Today I’m reviewing The House in the Pines by Ana Reyes!
Title: The House in the Pines
Author: Ana Reyes
Age Category: Adult
Publication Date: January 3, 2023
Number of Pages: 336
Buy the Book: Amazon
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Armed with only hazy memories, a woman who long ago witnessed her friend’s sudden, mysterious death, and has since spent her life trying to forget, sets out to track down answers. What she uncovers, deep in the woods, is hardly to be believed….
Maya was a high school senior when her best friend, Aubrey, mysteriously dropped dead in front of the enigmatic man named Frank whom they’d been spending time with all summer.
Seven years later, Maya lives in Boston with a loving boyfriend and is kicking the secret addiction that has allowed her to cope with what happened years ago, the gaps in her memories, and the lost time that she can’t account for. But her past comes rushing back when she comes across a recent YouTube video in which a young woman suddenly keels over and dies in a diner while sitting across from none other than Frank. Plunged into the trauma that has defined her life, Maya heads to her Berkshires hometown to relive that fateful summer–the influence Frank once had on her and the obsessive jealousy that nearly destroyed her friendship with Aubrey.
At her mother’s house, she excavates fragments of her past and notices hidden messages in her deceased Guatemalan father’s book that didn’t stand out to her earlier. To save herself, she must understand a story written before she was born, but time keeps running out, and soon, all roads are leading back to Frank’s cabin….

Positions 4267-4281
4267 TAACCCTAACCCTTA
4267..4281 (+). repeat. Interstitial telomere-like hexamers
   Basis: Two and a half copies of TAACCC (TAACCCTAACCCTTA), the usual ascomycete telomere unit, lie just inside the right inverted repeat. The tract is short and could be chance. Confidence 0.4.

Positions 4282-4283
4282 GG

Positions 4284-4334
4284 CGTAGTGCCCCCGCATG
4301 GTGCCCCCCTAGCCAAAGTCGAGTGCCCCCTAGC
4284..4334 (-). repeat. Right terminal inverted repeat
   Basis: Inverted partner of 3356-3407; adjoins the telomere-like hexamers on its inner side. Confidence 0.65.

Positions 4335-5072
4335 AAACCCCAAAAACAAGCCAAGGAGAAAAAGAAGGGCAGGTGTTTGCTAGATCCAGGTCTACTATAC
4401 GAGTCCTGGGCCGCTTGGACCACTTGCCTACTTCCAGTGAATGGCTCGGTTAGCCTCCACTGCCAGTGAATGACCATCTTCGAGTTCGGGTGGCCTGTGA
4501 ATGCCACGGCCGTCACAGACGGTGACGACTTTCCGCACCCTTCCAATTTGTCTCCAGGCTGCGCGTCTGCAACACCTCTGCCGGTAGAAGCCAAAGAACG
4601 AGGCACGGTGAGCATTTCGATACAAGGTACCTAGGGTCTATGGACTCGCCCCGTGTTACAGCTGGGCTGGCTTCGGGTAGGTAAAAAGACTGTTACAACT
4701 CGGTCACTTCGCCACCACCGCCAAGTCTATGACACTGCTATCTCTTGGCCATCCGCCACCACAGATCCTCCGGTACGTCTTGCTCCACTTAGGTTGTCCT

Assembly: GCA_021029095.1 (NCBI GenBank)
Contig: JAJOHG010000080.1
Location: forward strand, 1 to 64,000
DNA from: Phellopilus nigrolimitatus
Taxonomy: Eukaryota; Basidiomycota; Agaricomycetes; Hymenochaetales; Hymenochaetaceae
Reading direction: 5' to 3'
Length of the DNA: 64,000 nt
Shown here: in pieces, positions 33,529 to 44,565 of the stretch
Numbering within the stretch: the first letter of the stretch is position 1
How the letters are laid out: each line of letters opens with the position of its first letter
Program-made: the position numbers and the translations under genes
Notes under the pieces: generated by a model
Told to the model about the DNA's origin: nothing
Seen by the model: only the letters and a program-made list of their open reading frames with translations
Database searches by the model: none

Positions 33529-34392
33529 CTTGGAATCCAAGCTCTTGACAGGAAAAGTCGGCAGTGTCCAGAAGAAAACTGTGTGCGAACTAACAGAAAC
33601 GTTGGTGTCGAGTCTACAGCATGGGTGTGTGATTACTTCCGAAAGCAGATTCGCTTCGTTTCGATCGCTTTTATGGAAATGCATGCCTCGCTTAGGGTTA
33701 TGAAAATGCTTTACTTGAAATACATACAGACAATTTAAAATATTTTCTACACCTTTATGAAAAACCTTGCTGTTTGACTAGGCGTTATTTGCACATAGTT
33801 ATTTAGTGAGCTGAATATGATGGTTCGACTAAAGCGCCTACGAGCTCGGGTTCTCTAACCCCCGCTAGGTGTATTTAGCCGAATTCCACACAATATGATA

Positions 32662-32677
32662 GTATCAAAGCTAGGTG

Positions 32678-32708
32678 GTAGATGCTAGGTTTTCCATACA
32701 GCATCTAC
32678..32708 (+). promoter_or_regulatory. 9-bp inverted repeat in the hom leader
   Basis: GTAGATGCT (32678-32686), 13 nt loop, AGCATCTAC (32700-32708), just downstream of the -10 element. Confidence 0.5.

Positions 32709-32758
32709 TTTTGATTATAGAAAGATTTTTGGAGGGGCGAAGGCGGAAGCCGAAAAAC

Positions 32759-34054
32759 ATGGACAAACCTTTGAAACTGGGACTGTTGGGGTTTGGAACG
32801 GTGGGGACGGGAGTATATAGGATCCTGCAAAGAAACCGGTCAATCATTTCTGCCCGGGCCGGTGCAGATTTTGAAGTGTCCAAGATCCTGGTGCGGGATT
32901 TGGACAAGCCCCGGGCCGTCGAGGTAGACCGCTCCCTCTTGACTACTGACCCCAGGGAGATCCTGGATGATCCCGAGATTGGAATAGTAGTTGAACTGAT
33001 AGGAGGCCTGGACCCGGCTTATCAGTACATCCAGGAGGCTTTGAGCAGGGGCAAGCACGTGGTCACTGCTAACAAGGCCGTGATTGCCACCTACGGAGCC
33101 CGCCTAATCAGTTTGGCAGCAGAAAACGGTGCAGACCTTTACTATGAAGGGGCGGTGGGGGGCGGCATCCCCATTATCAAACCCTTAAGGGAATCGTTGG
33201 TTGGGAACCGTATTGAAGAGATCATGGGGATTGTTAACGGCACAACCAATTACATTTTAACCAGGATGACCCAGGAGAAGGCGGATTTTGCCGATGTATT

Utterly unique and captivating, The House in the Pines keeps you guessing about whether we can never fully confront the past and return home.
This was the February book of the month for one of the book clubs I’m in. It was a bit outside of my comfort zone, but I’m glad I gave it a try because I appreciate that book clubs can give readers the opportunity to try something new.
While I’m a big fan of mysteries, I find that I tend to struggle with thrillers, which might explain why I didn’t love this book. I thought that it started off slow and that the story kept going around in a circle. Part of this was because the story was constantly flipping between the past and the present, but it felt repetitive at times.
I liked that this book explored memory and how it can be unreliable. While I found the circular story to be frustrating at times, I did appreciate that part of the reason for it was because the main character’s memory was slowly putting pieces of the puzzle back together.
As far as the mystery goes, I found it to be anti-climatic. Usually I enjoy following the twists and turns and trying to piece everything together, but I found this book to be lacking twists and turns. There were a few moments that left me wanting to keep reading, but ultimately I wasn’t drawn into the story.
This book had a few subplots that I enjoyed. I enjoyed the subplot about the main character’s father and the story he wrote. I also liked that this book addressed trauma and addiction.
Overall, this was a decent book club pick because it led to discussion, but I wasn’t thrilled by this thriller.
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